CRA Disagrees on Definition of a Farmer

Appeal decision highlights differing definitions of when a farmer is really a farmer 

When it comes to off-farm income, CRA appears all too willing to view it as a reason to restrict farming losses. They seem to have a lack of understanding about how the business of farming really works.

A case in point was the reassessment of an Alberta farmer who was building a quarter horse operation from scratch. While doing so, he needed to supplement his income as an oil field drilling supervisor.

CRA saw the expense stream from farming along with the dominant revenue stream from oil field operations as indicating the taxpayer's preoccupation was with oil field employment and not the ranch. As a result, CRA restricted his farming losses for 1998 and 1999 to $8,750 for each year as prescribed by Section 31 of the Income Tax Act.

The Tax Court of Canada took a different view when the taxpayer (representing himself) appealed the decision.

The Court noted that, prior to 1994, the taxpayer had been a full-time cattle rancher on a half section of land. An arrangement with a lumber company to clear a stand of timber on the property proved so environmentally and financially damaging to the operation he had to sell both his land and cattle in late 1993. At that time he took on full-time employment in the oil fields to support his family, but his overriding interest was always farming.

In 1994, the farmer acquired access to three-quarters of a section on which he decided to breed and train quarter horses for eventual sale. He started his operation with a stallion and five brood mares, all chosen for their bloodlines. He bred the mares every year, keeping the fillies and training the colts for sale when they were ready.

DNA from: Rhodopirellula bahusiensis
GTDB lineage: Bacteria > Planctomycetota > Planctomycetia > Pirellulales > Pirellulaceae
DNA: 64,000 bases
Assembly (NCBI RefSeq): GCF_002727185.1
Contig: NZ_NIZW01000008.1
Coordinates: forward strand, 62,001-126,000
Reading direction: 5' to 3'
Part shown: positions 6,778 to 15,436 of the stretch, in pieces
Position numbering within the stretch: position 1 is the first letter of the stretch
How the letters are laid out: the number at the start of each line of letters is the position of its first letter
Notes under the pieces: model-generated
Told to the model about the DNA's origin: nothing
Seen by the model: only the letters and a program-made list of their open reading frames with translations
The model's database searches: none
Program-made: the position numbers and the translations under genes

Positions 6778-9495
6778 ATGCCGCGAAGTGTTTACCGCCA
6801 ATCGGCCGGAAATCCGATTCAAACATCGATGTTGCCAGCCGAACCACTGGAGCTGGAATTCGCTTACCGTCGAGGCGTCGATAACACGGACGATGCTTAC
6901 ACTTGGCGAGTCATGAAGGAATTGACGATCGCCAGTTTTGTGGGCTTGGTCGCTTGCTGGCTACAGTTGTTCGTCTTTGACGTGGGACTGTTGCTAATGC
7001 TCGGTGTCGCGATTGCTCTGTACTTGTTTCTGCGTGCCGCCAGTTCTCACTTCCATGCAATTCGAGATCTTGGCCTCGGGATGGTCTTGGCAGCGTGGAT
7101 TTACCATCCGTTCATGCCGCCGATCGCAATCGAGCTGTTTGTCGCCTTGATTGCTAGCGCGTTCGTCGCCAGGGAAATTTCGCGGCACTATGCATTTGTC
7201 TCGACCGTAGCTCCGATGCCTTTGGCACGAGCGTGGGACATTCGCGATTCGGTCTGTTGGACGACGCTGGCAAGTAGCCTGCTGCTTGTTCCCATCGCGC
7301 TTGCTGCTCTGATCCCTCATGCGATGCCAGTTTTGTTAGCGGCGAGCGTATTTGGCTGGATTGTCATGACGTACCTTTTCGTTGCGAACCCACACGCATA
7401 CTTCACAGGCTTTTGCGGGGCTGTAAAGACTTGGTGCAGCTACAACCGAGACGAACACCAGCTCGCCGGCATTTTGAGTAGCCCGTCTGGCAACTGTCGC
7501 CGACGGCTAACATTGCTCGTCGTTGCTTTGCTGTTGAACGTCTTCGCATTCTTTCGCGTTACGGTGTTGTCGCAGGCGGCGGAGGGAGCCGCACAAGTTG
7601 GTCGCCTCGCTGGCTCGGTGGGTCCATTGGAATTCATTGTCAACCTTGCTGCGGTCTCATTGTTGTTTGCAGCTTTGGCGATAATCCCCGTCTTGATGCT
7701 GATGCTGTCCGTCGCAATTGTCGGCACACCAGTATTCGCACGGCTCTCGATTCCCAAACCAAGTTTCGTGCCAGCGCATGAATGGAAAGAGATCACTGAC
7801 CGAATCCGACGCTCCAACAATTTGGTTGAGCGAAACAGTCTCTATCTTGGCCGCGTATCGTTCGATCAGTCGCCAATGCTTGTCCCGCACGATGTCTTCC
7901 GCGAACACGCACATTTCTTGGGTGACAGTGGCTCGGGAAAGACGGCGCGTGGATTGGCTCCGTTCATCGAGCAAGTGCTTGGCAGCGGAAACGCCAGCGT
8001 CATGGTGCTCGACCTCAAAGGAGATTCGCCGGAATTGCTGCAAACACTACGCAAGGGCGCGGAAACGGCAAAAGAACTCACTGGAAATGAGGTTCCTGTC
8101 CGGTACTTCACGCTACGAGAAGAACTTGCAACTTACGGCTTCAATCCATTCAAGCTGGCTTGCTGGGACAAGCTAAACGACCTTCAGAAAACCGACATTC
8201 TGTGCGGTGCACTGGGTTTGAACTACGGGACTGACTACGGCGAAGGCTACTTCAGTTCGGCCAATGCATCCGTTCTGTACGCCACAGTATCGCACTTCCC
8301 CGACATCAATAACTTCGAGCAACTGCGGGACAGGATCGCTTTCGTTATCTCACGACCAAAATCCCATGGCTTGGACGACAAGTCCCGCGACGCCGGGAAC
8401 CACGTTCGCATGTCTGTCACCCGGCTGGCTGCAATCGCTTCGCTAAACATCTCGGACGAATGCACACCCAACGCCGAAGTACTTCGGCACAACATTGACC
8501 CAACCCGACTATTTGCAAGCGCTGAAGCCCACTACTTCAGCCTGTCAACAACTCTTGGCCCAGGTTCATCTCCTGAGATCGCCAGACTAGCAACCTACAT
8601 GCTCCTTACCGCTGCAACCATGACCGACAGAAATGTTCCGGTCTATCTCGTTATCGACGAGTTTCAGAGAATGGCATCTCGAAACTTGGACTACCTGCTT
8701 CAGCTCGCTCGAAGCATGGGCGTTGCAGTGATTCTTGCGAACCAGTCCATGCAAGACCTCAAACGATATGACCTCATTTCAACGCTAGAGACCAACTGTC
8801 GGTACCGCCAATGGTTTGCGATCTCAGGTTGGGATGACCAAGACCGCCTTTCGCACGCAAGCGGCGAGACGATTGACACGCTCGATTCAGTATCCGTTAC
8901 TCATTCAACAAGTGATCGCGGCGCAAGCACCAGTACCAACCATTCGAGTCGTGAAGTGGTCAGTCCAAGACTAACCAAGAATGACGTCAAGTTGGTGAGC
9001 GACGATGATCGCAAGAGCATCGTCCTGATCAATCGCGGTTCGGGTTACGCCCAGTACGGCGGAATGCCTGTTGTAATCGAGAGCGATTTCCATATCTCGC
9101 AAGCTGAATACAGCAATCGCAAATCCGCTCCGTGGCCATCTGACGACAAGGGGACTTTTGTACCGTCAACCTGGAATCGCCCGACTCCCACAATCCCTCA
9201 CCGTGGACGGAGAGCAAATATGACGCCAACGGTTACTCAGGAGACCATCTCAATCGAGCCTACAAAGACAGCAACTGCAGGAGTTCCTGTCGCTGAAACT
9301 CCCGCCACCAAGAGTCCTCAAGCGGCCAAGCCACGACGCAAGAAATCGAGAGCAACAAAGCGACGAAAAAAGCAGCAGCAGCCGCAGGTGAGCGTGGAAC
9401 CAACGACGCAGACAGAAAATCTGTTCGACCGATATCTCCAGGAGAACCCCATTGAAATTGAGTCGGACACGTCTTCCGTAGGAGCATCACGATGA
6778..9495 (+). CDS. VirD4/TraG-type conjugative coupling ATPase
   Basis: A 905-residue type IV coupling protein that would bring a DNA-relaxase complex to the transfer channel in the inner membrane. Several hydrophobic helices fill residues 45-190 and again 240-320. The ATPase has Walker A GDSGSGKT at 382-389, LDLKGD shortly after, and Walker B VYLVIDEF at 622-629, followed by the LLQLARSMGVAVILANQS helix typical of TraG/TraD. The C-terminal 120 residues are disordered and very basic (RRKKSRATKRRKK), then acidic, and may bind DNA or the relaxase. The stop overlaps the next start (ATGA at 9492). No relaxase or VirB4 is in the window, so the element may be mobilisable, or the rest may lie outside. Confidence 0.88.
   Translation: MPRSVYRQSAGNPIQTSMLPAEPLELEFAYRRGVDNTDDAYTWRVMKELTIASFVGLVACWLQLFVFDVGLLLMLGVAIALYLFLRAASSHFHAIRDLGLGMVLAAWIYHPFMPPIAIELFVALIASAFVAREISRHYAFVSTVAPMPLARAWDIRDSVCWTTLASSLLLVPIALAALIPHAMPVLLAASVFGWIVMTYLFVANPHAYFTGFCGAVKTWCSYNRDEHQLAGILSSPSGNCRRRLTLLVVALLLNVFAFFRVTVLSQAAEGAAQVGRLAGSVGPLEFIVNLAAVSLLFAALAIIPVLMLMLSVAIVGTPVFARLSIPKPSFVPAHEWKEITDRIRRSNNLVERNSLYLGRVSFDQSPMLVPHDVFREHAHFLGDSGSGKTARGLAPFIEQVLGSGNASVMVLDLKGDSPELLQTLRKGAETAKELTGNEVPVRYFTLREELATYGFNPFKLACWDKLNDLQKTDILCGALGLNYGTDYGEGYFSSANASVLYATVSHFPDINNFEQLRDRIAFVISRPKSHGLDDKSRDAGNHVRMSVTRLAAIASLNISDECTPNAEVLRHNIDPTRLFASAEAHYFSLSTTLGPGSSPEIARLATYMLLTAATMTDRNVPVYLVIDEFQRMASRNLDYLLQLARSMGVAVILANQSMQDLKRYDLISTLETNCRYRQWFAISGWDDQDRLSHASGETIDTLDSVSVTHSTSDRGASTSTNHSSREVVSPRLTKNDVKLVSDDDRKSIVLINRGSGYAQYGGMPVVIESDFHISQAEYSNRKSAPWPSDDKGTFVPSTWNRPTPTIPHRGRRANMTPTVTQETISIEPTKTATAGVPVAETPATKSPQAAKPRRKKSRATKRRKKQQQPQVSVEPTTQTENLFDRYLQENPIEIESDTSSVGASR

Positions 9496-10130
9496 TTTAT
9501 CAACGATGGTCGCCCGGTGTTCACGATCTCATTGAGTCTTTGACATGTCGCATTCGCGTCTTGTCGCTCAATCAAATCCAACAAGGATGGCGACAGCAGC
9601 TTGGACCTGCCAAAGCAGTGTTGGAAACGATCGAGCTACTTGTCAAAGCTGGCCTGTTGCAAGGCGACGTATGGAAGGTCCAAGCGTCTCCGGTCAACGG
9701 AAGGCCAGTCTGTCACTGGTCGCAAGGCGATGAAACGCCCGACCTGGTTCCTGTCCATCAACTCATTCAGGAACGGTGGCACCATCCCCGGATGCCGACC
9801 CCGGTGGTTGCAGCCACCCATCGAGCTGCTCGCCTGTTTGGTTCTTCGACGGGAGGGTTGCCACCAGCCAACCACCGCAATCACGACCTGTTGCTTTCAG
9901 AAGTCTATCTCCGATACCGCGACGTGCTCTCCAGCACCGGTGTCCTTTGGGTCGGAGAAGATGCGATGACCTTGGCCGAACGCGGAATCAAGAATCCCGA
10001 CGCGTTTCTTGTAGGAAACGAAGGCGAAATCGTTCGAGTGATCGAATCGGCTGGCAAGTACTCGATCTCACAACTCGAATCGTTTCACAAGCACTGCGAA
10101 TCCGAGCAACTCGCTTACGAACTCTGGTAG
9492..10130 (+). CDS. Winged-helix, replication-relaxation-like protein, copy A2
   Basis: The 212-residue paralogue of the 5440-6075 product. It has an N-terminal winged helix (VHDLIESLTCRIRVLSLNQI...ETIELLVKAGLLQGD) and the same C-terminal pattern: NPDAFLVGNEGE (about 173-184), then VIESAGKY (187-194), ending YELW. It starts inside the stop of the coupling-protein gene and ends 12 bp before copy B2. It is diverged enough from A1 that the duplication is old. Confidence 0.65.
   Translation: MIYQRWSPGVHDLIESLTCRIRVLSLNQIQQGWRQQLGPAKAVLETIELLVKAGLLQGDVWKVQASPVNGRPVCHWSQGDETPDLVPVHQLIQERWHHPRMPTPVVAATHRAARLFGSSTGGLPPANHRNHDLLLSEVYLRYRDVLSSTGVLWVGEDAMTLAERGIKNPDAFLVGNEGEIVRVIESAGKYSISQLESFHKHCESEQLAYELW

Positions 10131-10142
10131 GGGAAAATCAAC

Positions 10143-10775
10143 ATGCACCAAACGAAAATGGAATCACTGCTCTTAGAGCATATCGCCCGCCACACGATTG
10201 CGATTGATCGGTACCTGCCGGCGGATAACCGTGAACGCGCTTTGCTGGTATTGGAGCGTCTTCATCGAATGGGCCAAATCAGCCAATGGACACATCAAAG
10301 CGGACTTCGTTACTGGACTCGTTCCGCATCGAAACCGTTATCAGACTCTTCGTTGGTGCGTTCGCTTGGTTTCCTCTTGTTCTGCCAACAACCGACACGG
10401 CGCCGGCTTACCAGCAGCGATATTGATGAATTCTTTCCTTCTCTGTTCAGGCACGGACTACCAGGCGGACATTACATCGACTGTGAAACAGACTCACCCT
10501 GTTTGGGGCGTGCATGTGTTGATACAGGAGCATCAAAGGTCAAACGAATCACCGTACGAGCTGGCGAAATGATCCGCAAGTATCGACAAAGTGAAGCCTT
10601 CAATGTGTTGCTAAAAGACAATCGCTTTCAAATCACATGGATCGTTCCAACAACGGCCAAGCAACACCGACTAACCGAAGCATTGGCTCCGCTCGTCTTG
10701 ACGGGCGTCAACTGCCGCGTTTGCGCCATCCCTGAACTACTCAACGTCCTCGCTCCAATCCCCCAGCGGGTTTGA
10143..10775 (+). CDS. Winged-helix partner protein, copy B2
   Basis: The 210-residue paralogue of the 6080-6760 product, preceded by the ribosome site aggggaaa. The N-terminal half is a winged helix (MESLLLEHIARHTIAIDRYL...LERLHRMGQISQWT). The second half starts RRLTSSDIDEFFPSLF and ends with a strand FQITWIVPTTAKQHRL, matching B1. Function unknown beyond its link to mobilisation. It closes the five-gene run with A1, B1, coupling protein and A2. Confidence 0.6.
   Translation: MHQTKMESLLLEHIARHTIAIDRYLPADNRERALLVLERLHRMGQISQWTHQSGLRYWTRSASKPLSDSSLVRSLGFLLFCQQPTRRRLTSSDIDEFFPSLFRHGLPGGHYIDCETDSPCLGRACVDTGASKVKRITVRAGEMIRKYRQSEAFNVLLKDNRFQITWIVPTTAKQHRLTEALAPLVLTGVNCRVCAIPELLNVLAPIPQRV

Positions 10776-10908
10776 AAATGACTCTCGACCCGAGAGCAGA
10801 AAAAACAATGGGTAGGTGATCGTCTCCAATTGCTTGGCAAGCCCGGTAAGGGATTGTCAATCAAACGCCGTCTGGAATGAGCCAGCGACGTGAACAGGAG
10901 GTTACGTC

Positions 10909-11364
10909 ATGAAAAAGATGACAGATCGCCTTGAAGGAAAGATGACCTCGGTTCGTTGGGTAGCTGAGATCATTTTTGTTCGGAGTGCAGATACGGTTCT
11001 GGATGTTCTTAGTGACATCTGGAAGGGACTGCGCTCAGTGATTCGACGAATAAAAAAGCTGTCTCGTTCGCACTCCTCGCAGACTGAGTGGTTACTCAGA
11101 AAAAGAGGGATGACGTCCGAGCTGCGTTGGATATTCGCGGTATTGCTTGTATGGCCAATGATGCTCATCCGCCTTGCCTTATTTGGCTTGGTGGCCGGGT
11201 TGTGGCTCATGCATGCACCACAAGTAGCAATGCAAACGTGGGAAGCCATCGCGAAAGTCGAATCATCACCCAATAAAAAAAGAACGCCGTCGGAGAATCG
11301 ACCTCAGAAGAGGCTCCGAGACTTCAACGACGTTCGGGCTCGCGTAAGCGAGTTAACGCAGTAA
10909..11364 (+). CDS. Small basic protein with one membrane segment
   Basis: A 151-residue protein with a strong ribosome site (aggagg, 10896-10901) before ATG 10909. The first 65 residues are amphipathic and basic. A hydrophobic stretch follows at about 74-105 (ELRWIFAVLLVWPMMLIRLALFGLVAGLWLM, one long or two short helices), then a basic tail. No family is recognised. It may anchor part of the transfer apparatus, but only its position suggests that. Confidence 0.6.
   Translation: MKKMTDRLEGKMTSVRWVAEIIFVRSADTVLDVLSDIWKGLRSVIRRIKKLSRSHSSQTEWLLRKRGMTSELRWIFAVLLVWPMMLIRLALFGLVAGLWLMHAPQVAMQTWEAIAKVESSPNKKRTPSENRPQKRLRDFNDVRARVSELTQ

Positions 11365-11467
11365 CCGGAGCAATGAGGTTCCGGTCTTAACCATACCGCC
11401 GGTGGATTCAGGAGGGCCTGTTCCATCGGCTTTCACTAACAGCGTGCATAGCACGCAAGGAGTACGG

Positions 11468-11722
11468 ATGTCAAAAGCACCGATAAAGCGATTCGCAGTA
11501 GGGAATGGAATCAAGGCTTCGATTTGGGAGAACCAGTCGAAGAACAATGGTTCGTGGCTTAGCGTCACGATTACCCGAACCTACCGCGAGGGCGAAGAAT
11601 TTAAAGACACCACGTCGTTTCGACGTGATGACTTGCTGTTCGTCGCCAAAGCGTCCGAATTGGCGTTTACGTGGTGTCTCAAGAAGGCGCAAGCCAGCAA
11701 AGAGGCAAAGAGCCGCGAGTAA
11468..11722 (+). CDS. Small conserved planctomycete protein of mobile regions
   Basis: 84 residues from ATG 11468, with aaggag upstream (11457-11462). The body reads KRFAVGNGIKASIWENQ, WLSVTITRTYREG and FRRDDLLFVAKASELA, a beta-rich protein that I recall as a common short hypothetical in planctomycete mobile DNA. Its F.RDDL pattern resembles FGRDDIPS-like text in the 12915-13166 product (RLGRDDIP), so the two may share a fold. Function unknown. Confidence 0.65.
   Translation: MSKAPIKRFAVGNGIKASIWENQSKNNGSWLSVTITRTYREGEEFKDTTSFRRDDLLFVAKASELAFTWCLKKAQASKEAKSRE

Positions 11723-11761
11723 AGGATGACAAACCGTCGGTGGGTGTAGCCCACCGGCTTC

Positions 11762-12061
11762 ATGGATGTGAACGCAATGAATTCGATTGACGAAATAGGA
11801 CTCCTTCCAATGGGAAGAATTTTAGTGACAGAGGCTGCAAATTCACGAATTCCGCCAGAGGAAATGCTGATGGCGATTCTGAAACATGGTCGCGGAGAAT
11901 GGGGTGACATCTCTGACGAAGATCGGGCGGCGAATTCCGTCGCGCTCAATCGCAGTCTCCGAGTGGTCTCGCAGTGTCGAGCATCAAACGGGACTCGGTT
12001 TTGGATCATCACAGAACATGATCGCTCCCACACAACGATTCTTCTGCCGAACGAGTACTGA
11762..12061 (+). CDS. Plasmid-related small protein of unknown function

All the time he was developing his operation, he spent part of each day working the farm while carefully managing his oil field work schedule to be on the farm at critical periods. The income from oil field operations went to support his family and build the quarter horse operation. By the time the appeal was heard in 2003 the operation had grown to some 100 horses and had a reputation as a source of high quality quarter horses for ranching and rodeo use.

The taxpayer's business plan also showed that within a year or two the operation would be consistently turning a profit.

The court found that the taxpayer's history of farming, his work schedule arranged to focus on the needs of the ranch, the use of non-farm income to invest in the quarter horse operation, and his forward planning for the creation of a profitable enterprise all suggested the taxpayer's main focus was indeed on farming and not his oil field job.

The Court overturned the CRA reassessment in a ruling handed down under the informal procedure and awarded disbursement costs to the taxpayer.